Int Immunopharmacol. 2005 Dec;5(13-14):1749-70

Modulation of the oxidative stress and inflammatory cytokine response by thymoquinone in the collagen induced arthritis in Wistar rats.

Thymoquinone (TQ) is the major active compound derived from Nigella sativa. Our aim of this work was to evaluate the antioxidant and antiarthritic activity of TQ in Wistar rat by collagen induced arthritis (CIA). TQ was administered at a dose of 5mgkg(-1) body weight once daily for 21days. The effects of treatment in the rats were assessed by biochemical (articular elastase, MPO, LPO, GSH, catalase, SOD and NO), inflammatory mediators (IL-1β, IL-6, TNF-α, IL-10, IFN-γ and PGE(2)) and histological studies in joints. TQ was effective in bringing significant changes on all the parameters (articular elastase, MPO, LPO, GSH, catalase, SOD and NO) studied. Oral administration of TQ resulted in significantly reduced the levels of pro-inflammatory mediators (IL-1β, IL-6, TNF-α, IFN-γ and PGE(2)) and increased level of IL-10. The protective effects of TQ against RA were also evident from the decrease in arthritis scoring and bone histology. In conclusion, the fact that TQ abolished a number of factors known to be involved in RA pathogenesis indicates that the administration of thymoquinone may have potential value in the treatment of inflammatory disease.

Chem Biol Interact. 2012 Apr 15;197(1):40-6

Protective effects of black cumin (Nigella sativa) oil on TNBS-induced experimental colitis in rats.

BACKGROUND: The pathogenesis and treatment of ulcerative colitis remain poorly understood. The aim of the present study is to investigate the effects of black cumin (Nigella sativa) oil on rats with colitis. METHODS: Experimental colitis was induced with 1 mL trinitrobenzene sulfonic acid (TNBS) in 40% ethanol by intracolonic administration with 8-cm-long cannula under ether anesthesia to rats in colitis group and colitis + black cumin oil group. Rats in the control group were given saline at the same volume by intracolonic administration. Black cumin oil (BCO, Origo "100% natural Black Cumin Seed Oil," Turkey) was given to colitis + black cumin oil group by oral administration during 3 days, 5 min after colitis induction. Saline was given to control and colitis groups at the same volume by oral administration. At the end of the experiment, macroscopic lesions were scored and the degree of oxidant damage was evaluated by colonic total protein, sialic acid, malondialdehyde, and glutathione levels, collagen content, and tissue factor, superoxide dismutase, and myeloperoxidase activities. Tissues were also examined by histological and cytological analysis. Proinflammatory cytokines [tumor necrosis factor-alpha (TNF-α), interleukin (IL)-1β, and IL-6], lactate dehydrogenase activity, and triglyceride and cholesterol levels were analyzed in blood samples. RESULTS: We found that black cumin oil decreased the proinflammatory cytokines, lactate dehydrogenase, triglyceride, and cholesterol, which were increased in colitis. CONCLUSIONS: BCO, by preventing inflammatory status in the blood, partly protected colonic tissue against experimental ulcerative colitis.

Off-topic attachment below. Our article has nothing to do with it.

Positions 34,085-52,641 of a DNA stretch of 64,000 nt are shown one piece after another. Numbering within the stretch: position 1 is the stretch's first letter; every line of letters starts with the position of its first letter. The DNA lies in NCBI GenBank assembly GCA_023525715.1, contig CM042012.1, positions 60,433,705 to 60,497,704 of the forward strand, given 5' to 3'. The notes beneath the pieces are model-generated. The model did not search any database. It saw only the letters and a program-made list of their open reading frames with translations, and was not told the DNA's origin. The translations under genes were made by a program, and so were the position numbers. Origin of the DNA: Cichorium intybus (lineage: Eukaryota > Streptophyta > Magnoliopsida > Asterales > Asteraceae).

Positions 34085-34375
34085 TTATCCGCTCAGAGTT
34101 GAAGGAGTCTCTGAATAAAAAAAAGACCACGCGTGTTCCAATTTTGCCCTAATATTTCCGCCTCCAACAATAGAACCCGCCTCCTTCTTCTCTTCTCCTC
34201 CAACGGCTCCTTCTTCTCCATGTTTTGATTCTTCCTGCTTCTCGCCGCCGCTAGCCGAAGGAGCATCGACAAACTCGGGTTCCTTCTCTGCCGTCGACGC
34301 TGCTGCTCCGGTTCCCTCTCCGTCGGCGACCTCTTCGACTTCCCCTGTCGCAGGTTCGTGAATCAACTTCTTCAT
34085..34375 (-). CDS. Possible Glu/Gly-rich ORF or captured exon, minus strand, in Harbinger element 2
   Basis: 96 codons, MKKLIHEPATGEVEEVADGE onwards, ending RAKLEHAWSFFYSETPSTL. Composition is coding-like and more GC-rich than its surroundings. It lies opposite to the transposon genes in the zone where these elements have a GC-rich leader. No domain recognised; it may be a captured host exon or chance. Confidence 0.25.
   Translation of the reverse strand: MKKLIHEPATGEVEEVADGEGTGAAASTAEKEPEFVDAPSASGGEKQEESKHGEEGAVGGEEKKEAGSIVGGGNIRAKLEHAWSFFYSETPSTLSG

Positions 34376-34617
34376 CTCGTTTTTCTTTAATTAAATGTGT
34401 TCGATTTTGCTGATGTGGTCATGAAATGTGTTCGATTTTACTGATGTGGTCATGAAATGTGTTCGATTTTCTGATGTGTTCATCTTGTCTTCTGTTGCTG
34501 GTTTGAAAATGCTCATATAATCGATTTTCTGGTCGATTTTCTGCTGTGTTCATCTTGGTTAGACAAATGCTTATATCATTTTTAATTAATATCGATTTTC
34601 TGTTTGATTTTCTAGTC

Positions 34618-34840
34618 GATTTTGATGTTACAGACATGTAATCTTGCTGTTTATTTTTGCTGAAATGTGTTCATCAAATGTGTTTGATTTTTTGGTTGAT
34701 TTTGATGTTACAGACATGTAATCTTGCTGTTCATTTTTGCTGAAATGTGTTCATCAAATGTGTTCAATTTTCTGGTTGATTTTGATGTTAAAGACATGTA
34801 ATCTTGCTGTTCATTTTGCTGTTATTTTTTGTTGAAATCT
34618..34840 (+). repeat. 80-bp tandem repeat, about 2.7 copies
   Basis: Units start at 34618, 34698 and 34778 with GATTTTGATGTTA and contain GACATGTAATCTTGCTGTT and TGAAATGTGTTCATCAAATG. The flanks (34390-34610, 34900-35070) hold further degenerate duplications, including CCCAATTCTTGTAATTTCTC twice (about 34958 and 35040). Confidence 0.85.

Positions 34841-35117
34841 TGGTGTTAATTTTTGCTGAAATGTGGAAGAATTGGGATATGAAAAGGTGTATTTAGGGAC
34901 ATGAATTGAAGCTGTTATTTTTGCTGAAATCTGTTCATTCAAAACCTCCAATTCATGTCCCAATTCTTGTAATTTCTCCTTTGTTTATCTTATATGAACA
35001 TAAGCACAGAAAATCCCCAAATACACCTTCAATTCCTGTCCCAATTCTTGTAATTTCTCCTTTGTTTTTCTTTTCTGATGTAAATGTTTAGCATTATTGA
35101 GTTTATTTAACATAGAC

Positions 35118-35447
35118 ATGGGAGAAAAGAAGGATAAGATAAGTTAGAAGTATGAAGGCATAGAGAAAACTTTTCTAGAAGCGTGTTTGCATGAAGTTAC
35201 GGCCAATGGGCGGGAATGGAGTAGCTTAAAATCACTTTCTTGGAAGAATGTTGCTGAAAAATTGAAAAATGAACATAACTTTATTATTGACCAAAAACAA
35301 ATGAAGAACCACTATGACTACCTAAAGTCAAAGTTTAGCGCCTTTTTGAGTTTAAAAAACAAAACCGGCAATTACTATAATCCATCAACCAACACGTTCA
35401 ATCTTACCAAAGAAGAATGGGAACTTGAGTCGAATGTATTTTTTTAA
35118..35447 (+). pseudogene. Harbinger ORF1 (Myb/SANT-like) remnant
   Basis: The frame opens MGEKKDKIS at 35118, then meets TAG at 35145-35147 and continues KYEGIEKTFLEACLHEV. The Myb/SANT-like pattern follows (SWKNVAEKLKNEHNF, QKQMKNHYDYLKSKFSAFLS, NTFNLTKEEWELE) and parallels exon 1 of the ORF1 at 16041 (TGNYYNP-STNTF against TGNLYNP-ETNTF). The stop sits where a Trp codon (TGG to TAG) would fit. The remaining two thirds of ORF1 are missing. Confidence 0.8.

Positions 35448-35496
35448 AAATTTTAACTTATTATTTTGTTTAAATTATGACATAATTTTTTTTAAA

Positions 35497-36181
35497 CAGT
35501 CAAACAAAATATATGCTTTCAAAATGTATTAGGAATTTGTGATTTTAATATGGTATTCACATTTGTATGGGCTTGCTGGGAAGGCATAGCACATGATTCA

Dig Dis Sci. 2011 Mar;56(3):721-30

Gastroprotective activity of Nigella sativa L oil and its constituent, thymoquinone against acute alcohol-induced gastric mucosal injury in rats.

AIM: To evaluate the role of reactive oxygen species in the pathogenesis of acute ethanol-induced gastric mucosal lesions and the effect of Nigella sativa L oil (NS) and its constituent thymoquinone (TQ) in an experimental model. METHODS: Male Wistar albino rats were assigned into 4 groups. Control group was given physiologic saline orally (10 mL/kg body weight) as the vehicle (gavage); ethanol group was administrated 1 mL (per rat) absolute alcohol by gavage; the third and fourth groups were given NS (10 mL/kg body weight) and TQ (10 mg/kg body weight p.o) respectively 1 h prior to alcohol intake. One hour after ethanol administration, stomach tissues were excised for macroscopic examination and biochemical analysis. RESULTS: NS and TQ could protect gastric mucosa against the injurious effect of absolute alcohol and promote ulcer healing as evidenced from the ulcer index (UI) values. NS prevented alcohol-induced increase in thiobarbituric acid-reactive substances (TBARS), an index of lipid peroxidation. NS also increased gastric glutathione content (GSH), enzymatic activities of gastric superoxide dismutase (SOD) and glutathione-S-transferase (GST). Likewise, TQ protected against the ulcerating effect of alcohol and mitigated most of the biochemical adverse effects induced by alcohol in gastric mucosa, but to a lesser extent than NS. Neither NS nor TQ affected catalase activity in gastric tissue. CONCLUSION: Both NS and TQ, particularly NS can partly protect gastric mucosa from acute alcohol-induced mucosal injury, and these gastroprotective effects might be induced, at least partly by their radical scavenging activity.